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News

Jun
23

Native American tribes learn to fight climate change

Climate change has affected communities across the United States, but for Native Americans the effects hit closer to home. The disappearance of water supply, diminishing salmon population, and wildfires all spurred by climate change, threaten tribes across the country.

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Jun
16

Left Behind: For some Native American communities facing water problems, hope circles the drain

Nearly 30 percent of Native Americans and Alaska Natives lived in poverty in 2014– approximately double the nation’s overall poverty rate. And about 7.5 percent of Native American and Alaska Native homes did not have safe drinking water or basic sanitation as of 2013, according to the government’s Indian Health Service.

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Jun
10

Longer fire season heightens air quality-related health concerns

With fire season starting earlier than ever, Alaska agencies are working to help protect residents from the health risks posed by smoke-filled skies.

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Jun
9

Hopis seek role in federal study of Flagstaff’s Red Gap pipeline

The Hopi Tribe is requesting to be part of a study that could affect the future of the city of Flagstaff’s Red Gap Ranch pipeline. The 30-mile pipeline will run very close to Hopi tribal land and there have been discussions in the past about the Hopi possibly tapping into […]

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Jun
9

Regional RES Returns to Oklahoma in July, Early Registration Ends Friday

RES Oklahoma will bring together tribal leaders, elected officials, representatives from business, established or aspiring Native American business owners, and many more. The convening facilitates opportunities to learn, brainstorm, collaborate, and network in an innovative and motivational atmosphere.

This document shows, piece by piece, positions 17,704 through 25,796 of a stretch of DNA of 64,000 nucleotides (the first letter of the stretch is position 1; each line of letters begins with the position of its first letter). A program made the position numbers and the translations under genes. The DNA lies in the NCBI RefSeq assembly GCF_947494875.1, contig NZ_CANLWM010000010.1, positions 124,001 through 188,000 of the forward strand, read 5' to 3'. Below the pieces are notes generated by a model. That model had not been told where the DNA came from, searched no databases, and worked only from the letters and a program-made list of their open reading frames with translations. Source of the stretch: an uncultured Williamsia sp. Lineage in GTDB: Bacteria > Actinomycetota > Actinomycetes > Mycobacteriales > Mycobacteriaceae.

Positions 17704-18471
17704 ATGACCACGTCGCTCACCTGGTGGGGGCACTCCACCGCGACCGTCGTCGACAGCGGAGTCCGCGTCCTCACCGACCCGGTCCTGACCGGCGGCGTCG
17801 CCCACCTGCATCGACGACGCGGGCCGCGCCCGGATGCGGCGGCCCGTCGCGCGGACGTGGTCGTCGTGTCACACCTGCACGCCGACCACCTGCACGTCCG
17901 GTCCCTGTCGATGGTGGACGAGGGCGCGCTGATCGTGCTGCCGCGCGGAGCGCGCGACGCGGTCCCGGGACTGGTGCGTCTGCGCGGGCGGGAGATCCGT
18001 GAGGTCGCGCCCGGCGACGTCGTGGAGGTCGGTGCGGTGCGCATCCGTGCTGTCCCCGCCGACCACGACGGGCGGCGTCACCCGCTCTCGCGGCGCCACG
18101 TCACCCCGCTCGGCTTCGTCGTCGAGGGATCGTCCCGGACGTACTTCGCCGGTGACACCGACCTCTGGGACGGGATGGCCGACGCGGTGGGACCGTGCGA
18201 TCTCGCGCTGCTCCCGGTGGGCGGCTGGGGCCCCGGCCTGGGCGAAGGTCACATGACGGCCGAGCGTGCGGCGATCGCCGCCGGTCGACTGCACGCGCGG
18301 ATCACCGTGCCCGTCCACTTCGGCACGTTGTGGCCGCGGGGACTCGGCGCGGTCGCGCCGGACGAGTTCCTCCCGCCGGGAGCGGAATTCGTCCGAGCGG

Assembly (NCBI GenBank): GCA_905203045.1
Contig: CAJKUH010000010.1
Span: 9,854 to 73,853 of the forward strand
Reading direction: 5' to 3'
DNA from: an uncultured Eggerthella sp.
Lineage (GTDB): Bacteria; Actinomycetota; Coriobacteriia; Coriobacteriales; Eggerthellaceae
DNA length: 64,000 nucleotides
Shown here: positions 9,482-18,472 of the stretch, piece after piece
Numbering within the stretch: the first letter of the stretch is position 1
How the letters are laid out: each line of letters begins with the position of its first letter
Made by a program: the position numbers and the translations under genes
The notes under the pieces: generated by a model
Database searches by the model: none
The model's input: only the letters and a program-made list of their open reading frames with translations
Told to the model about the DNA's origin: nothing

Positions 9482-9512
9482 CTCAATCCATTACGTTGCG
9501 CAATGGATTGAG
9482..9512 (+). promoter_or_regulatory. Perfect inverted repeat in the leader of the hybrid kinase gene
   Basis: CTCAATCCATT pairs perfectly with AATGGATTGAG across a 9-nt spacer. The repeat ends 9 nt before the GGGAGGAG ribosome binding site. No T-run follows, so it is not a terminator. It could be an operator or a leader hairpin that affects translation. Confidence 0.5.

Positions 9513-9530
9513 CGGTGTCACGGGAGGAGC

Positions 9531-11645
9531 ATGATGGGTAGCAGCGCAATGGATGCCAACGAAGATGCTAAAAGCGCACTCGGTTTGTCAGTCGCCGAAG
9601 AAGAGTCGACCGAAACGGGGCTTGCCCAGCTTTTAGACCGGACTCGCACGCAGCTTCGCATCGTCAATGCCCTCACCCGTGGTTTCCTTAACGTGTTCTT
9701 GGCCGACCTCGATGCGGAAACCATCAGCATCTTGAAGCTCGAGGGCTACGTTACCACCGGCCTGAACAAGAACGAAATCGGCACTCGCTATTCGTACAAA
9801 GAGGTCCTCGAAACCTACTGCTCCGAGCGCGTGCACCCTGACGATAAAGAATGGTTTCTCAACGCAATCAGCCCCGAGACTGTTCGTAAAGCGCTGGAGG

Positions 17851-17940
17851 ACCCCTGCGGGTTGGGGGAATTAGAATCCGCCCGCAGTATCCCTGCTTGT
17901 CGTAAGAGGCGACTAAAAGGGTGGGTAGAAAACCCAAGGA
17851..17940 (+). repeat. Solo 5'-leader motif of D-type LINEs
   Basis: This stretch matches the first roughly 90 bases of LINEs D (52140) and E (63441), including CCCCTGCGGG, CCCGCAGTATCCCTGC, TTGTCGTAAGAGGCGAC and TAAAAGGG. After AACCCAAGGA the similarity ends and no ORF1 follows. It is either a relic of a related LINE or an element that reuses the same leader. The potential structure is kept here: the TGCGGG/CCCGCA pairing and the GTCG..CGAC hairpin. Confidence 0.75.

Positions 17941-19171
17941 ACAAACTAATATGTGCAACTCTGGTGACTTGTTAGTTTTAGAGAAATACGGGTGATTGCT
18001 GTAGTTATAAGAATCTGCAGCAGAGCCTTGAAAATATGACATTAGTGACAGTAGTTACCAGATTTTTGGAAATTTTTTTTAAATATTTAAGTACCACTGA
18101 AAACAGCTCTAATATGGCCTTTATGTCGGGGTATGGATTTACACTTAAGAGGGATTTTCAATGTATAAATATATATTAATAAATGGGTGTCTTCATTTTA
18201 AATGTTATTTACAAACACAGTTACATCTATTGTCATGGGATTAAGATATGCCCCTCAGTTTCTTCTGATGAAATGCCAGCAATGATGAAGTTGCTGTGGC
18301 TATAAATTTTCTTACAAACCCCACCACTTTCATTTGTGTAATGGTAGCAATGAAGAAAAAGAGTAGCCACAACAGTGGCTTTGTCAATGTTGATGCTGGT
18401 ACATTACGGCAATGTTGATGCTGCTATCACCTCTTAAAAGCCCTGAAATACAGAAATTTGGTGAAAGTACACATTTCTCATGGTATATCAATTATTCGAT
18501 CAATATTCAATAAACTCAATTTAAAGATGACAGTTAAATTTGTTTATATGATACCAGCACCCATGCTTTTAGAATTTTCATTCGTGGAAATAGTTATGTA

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Jun
9

Northwest Tribes Call For End To Moving Fossil Fuels Through Gorge

Tribal leaders from around the Northwest gathered Thursday in Mosier, Oregon, not far from the site of last week’s oil train derailment in the Columbia River Gorge.

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Jun
8

Feds to Allow Even More Bald Eagles Killed or Maimed for Clean Energy

The debate over the unintentional killing or injuring of golden and bald eagles in wind turbines is set to intensify, as the U.S. Fish and Wildlife Service seeks comment over the next few weeks on a new rule that would increase by nearly fourfold the number of bald eagles allowed […]

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May
25

The First Official Climate Refugees in the U.S. Race Against Time

Since 1955, the Isle de Jean Charles band of the Biloxi-Chitimacha-Choctaw tribe has lost 98 percent of its land to the encroaching Gulf waters. Of the 22,400-acre island that stood at that time, only a 320-acre strip remains. The tribe’s identity, food, and culture have slowly eroded with the land.

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May
23

New report shows importance of Clean Power Plan

Clean Power Plan awaiting hearings by the Supreme Court and U.S. Court of Appeals.

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May
16

12 Tribes and Native American Organizations Receive “Seeds of Native Health” Grants

First Nations Development Institute (First Nations) today announced the awarding of 12 grants totaling $390,656 under the Seeds of Native Health campaign. Seeds of Native Health — created and funded by the Shakopee Mdewakanton Sioux Community (SMSC) — is a major philanthropic effort to improve the nutrition of Native Americans […]

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May
14

Obama pressed to create new Grand Canyon monument